says: "brown's Iron Bitters completely cured
mo of nervousness, after suffering for years."
County Talk.
I had a dream,
Wa it a dreamV
Well, I should scream !
It was a dream
Of sweet lec cream.
And of a maid
Who with it played.
Will that dream'fade!'
Not much I paid.
A Missouri man writing to Uio J'rm'ru
Frinff suggests n method of road making
that is worth consideration. ' The key
note," ho says, "of the whole trouble is free
the ground of water, anil you will have no
mud or slush, and consequently a firm, dry
road IcJ to travel at ail seasons ol the
year." The host way he conceives to do
this is "drainage, pure and simple." There
jure few sections m the state where there is
not fall enough to drain it, and the same
utiv be said of thu roads. Thu usual meth
od of road making has made tho bed con
vex with ditches along the sides. Theso
ditches having no proper outlets become
reservoirs of water, saturating tho road bed,
and the more it is traveled the softer it be
comes. The remedy is : find an outlet,
und drain off tho water; then begin em the
road bed, sinking from i in. to 8 in. tile
in the depressions on either side, these
drtins to have openlugs for cross drains of
snnll tlica every six feet, which shall
cros thoroud bed from lateral drain to lat
eral drain, the cross drains to be laid with
fall to carry the water freely Into tlie later
al d-nins. This system, it is claimed, will
give a road which, il a little sloppy on top
ufter a rain, will be solid at all tensons.
The cost any farmer can figure out who
has cone any tiling.
Old McAdam. when he mado roads,
would not have uny stone placed on the
track which would uot pusB through tiring
one inch m diameter. He said larger stone
wore cruel to horses and would not pack
Ah, there! There's nothing like it.
That most eminent of all thedistingu s i
ed sons of Doston, Prot. John L. Sullivan,
is to bo in Streator Wednesday evening in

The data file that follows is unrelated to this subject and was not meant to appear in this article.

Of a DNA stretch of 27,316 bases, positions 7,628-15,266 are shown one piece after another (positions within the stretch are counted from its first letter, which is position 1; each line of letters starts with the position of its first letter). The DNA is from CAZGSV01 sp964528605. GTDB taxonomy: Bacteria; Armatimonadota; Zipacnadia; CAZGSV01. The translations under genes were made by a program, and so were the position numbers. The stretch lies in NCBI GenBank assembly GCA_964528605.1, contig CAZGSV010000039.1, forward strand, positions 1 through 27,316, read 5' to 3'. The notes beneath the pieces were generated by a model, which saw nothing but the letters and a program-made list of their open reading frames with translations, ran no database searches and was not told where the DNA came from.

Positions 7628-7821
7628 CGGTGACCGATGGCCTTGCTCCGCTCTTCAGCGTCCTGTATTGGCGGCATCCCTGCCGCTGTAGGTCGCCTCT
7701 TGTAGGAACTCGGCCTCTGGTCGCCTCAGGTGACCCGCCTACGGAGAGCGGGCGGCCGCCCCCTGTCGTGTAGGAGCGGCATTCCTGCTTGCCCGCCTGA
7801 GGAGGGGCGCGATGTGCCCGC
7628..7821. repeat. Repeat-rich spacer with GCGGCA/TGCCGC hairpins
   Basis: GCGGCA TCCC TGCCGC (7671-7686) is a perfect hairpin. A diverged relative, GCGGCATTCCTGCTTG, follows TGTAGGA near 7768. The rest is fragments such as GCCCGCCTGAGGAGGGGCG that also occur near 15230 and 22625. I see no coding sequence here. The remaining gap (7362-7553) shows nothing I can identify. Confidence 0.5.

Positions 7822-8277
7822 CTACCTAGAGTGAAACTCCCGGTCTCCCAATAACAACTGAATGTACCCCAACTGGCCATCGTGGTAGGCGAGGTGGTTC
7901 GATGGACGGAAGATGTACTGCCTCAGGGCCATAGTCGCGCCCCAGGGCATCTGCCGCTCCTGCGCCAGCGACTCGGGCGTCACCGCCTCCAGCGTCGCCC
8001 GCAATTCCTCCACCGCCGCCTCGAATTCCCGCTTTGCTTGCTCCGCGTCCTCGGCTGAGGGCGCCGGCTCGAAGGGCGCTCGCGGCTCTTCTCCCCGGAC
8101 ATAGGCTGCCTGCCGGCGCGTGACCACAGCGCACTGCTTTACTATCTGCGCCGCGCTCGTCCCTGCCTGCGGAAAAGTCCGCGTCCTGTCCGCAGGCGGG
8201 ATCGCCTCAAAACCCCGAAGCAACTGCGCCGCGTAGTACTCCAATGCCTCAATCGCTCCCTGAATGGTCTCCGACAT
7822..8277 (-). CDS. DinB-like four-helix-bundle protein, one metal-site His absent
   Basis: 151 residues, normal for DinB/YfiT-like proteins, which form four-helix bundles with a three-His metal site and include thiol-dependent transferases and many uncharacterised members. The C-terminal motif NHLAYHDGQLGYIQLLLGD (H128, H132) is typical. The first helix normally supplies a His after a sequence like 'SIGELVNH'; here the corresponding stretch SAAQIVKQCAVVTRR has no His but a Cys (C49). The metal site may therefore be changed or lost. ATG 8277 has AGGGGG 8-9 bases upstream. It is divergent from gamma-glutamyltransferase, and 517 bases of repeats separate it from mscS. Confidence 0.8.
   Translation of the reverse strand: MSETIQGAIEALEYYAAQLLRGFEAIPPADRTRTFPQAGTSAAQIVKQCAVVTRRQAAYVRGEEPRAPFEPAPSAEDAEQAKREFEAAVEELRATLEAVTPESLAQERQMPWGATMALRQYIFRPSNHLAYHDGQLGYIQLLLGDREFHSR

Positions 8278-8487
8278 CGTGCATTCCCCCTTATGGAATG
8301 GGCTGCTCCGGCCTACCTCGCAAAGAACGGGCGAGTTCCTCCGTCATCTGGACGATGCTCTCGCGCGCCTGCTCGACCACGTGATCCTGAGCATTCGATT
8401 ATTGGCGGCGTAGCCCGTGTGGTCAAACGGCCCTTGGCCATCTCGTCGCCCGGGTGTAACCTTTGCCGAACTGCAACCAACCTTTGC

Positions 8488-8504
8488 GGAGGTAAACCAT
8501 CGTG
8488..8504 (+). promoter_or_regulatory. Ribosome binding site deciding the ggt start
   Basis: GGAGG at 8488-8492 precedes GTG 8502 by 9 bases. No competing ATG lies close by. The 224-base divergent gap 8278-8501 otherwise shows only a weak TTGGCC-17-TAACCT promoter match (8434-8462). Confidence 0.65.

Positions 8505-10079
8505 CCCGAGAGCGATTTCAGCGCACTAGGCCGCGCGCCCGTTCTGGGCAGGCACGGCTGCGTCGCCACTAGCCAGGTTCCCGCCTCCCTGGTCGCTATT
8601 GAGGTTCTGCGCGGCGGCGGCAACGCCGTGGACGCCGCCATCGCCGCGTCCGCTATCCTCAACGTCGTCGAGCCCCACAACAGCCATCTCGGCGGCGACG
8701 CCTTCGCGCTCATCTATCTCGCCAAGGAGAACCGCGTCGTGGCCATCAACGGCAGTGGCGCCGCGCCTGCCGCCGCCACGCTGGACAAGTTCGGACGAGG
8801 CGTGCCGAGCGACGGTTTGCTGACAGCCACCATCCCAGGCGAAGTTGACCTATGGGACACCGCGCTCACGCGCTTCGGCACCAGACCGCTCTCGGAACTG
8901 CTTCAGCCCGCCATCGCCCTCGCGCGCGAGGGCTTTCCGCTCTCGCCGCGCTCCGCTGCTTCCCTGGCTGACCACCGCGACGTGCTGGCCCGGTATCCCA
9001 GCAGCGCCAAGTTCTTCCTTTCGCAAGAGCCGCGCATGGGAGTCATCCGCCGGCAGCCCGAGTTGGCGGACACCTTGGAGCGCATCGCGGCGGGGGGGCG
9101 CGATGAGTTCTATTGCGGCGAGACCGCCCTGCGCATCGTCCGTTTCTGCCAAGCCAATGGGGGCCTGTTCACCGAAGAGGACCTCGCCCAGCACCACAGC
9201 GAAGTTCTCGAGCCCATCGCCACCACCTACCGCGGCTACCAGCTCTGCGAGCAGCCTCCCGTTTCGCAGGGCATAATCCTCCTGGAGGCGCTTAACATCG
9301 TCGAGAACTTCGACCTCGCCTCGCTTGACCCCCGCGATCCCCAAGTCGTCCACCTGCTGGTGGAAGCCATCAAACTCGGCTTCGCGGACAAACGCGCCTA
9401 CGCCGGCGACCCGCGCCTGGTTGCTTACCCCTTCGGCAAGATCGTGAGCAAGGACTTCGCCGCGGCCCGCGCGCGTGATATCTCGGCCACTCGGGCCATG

order to give his many admirers an oppor
tunity to pay for ihe privilege of seeing
him. He was here once before but at that
time he was only part way up instead ot
perched on ihe very top round of the lad
der ot fame, as he is now. Strentur Fix
He's the champion Mugger, and lias
hud his picture in the l',Ur Uitwttc.
The StreV.or Free I'm seems to Lave
at hist caught on : "Tho Ottawa Journal
Is the worst liar in the 6tate. In proof ot
this we offer its issue of yesterday where
it pretends to give a long and circums'.Hn
tial account of a scene in the probate court
when tho will ot tlie late W.c uui, oi
Osage, was offered tor probate. It describes
the "Gall children" and "a. son-in-law" as
minutelv as lftuev actually existeu, wnen
the tact is (Jill was a young man and had
no children. Too much of the Journal's
news" is made in tue same way."
As to the Vox Htver It. K. stock, ihe
Streator Frcf J'rttw says: "A paper bear
ing the signature of August T. Post was
served on Supervisor Kadcs and Town
Clerk Bean to-day, notifying item that he
was the owner e)f ce rtain bonds issued by
the town of Bruce to pay for capital stock
in the Fox Hiver railroad, and said bonds
having been declared invalid be would
now demand the stock In lieu thereof, and
warning them not to dispose of the eauic.
The paper was merely a personal notice
from Post, and not issued Irom any court.
Constable Bale, who served the papers, has
a lot ot them for all the towns along the
line of the road that took stock and issued
bonds." The same notice was served at
Kicarilou to Chicago.
On Nov. 14. 15, ltt. 17, IS, 19. 30, til and 21
th C B. A . R. R. Co. will sell excursion
tickets to Chlcsuo and return at 3.08 for the
round trip, on account of the rat Bloc
Show. These tickets will be food for return
naage up to sod Including Nov, 24.
T. II. Mvis, Aft.
lipHth of Thun. II. Clark,
A'juut Oct. CUli, Prof. Tho. M. Chirk, t f
Aurora, was prosti atud by illpl.tlo rii. Huhuil
tieoti in but puur health for a yiur past and
bad mi usthiiKitir dillk'iitty ; Mit tin: diphthe
ria win eoi.i H:r,-it utiJ fur a woek or mj In
was. iiiipruvin sioIv until aturtay !a-t,
when pti'.-iiiiioio.i i-et in . lie sank ruiiuul'yj
niid ox pi rod ut i ii. m. Sunday iiioriiini:.
Prof. I'o.vt-;!, ia itiAuroia lUily A .,;
k'ivvs the fi,Iliiwiii.r sketi-ji of liis initiwiitfulj
but Uiefii! liTe;
".Mr. Clark Lorn in lh ictol, Me , on
the liith i f November, Mnl lhcrikirej
Would havo lioen M vrtirs old hud In- liwal